Introductions are books that introduce the books of the Bible. A typical introduction will cover ideas of authorship, canonization process, themes, date of composition, provenance (place and date of composition/origin), and discuss the intended audience. It is not a commentary on individual passages, but give details about the composition and reception of the biblical book.
Surveys are books that cover, in typically less detail, the same ideas of an Introduction as well as discuss the themes and message of the books of the Bible.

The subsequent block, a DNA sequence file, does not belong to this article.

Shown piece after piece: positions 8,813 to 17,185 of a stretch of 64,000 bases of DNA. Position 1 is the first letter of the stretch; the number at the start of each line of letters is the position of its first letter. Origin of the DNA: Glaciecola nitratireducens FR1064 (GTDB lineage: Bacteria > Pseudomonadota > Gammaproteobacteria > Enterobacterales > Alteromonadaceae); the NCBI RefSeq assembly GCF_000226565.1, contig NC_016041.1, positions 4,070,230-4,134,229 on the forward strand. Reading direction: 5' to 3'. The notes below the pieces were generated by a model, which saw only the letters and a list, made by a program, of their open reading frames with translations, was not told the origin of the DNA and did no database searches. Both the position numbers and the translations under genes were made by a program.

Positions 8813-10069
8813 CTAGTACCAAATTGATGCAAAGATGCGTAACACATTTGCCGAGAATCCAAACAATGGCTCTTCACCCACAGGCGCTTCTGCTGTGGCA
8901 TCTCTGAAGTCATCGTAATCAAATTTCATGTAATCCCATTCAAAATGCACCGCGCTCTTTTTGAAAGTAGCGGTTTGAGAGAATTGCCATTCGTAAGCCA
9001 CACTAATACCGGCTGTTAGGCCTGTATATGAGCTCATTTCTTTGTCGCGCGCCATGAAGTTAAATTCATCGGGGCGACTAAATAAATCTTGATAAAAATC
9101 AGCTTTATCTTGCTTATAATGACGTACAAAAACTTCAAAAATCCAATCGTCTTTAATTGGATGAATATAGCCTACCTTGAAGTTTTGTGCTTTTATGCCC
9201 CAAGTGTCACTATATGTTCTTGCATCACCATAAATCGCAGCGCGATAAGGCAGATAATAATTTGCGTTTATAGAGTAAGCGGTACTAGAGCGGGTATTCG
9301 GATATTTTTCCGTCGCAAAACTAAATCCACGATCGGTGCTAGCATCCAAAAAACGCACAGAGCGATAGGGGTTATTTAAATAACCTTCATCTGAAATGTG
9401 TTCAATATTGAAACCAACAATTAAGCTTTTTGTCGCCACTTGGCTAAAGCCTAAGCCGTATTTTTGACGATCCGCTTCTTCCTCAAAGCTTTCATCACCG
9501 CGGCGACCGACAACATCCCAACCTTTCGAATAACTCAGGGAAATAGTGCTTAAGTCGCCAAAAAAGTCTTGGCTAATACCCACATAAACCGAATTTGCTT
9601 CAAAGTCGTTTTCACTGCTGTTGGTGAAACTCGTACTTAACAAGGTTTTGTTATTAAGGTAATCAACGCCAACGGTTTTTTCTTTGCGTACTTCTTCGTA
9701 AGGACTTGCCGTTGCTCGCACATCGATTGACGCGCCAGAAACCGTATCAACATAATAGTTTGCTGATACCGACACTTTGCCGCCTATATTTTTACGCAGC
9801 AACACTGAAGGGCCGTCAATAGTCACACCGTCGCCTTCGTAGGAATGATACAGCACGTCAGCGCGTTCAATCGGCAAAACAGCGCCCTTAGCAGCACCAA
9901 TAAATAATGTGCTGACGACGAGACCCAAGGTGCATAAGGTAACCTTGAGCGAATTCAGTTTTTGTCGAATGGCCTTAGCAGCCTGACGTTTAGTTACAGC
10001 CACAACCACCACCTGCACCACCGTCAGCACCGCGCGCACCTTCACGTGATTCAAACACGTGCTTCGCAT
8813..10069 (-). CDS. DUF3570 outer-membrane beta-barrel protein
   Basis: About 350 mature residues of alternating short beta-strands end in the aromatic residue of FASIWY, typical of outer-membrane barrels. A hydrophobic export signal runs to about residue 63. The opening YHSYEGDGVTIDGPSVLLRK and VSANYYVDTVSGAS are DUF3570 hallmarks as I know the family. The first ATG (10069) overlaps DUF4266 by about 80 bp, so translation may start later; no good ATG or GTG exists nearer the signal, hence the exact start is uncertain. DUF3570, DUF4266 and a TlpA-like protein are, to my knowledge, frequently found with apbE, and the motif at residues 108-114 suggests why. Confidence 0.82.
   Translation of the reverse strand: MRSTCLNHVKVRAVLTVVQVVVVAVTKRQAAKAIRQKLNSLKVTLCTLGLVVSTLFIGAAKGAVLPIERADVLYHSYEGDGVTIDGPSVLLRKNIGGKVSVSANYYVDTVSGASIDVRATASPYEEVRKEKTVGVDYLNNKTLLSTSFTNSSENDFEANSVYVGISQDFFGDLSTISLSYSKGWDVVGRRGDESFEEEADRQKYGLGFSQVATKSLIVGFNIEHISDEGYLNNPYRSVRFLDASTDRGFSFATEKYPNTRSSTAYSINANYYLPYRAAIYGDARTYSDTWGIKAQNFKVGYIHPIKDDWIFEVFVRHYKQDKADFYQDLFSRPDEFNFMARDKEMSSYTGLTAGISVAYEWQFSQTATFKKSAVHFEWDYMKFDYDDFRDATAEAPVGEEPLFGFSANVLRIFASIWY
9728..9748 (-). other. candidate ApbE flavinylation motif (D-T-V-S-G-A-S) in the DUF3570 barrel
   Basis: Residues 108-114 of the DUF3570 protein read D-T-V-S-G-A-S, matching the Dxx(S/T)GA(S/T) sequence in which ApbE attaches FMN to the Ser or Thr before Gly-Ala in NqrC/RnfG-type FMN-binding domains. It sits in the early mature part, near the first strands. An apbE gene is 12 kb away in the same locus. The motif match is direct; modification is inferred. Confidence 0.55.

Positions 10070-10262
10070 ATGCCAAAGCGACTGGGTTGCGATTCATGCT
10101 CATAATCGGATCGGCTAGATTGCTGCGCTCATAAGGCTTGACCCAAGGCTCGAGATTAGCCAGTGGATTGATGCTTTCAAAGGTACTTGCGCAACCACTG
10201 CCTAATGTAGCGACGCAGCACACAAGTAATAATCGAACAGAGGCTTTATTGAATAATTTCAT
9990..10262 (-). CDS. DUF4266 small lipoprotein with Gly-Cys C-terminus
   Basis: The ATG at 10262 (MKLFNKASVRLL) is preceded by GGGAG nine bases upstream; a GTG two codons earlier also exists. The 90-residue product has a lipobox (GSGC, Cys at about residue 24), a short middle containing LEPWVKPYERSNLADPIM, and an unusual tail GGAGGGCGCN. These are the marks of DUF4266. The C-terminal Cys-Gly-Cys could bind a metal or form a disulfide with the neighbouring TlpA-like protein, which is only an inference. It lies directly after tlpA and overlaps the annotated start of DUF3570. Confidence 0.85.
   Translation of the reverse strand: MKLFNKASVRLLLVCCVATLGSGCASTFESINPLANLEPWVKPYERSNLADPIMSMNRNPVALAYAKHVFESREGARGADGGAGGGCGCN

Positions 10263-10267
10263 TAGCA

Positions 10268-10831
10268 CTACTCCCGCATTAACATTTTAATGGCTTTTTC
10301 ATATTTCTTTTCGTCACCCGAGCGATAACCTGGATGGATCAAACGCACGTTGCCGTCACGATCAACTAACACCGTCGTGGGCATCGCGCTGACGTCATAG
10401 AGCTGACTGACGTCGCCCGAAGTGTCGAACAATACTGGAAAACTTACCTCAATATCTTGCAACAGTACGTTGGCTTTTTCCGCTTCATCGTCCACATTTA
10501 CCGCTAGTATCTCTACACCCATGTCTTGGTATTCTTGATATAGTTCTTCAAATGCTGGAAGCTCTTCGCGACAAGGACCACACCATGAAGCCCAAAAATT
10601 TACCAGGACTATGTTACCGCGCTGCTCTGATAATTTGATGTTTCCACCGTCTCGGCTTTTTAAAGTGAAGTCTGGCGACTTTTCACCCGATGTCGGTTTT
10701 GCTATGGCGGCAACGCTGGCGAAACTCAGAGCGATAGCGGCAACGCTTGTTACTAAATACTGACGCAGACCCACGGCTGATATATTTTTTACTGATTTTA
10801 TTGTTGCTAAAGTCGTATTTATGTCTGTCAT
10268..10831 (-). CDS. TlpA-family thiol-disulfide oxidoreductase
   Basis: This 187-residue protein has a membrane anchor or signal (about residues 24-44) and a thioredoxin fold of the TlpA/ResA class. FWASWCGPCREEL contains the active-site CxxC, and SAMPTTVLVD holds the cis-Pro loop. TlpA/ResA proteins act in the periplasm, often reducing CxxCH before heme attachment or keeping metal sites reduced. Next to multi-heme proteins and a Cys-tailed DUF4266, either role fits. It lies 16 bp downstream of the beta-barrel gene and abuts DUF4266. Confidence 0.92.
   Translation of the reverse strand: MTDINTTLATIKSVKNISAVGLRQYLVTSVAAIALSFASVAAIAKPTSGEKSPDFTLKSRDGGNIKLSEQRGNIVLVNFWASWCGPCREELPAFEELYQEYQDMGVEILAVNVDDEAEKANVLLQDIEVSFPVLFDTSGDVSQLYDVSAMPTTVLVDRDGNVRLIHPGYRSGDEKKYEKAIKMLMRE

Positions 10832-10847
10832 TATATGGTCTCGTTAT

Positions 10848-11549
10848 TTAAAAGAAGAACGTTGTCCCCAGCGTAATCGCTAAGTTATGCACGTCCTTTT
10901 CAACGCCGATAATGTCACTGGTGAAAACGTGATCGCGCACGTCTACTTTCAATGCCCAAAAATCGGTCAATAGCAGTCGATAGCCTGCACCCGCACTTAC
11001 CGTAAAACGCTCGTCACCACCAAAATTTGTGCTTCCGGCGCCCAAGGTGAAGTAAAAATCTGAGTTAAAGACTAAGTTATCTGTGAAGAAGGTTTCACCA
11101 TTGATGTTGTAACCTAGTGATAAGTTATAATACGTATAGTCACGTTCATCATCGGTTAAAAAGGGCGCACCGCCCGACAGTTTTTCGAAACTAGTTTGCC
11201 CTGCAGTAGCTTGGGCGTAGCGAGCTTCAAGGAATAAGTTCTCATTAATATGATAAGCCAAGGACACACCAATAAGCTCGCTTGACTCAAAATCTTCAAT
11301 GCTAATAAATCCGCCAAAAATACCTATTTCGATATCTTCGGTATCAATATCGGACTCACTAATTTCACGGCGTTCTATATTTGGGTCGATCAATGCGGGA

Introductions and Surveys vary in quality and/or theological bent. One of the major differences is the theological bias of the author. Critical, or liberal, authors will deny miracles and historical prophecy, as such, they will date books of prophecy as being after all the events described (ex eventu). Critical authors will cover many of the tricky issues of dating the book that some conservative, less critical authors will ignore. One easy litmus test for an Old Testament/Hebrew Bible author is to check their dating or authorship of Deuteronomy. If the author argues for Mosiac authorship of the entire book, it is a very conservative author. If the author argues for mostly Mosiac authorship, then the author is fairly conservative. If the author argues that it is a seventh century, or later, composition with no relationship to Moses (possibly denying a historical Moses) then the author is on the more critical/liberal side. For the New Testament the liberal authors will date the books of the New Testament to a slightly later period. Instead of dating the Gospels to the lifetime of the disciples, all the gospels will be dated after 70 CE (the date of the destruction of the Temple), or much later to fit some other ideal for the author.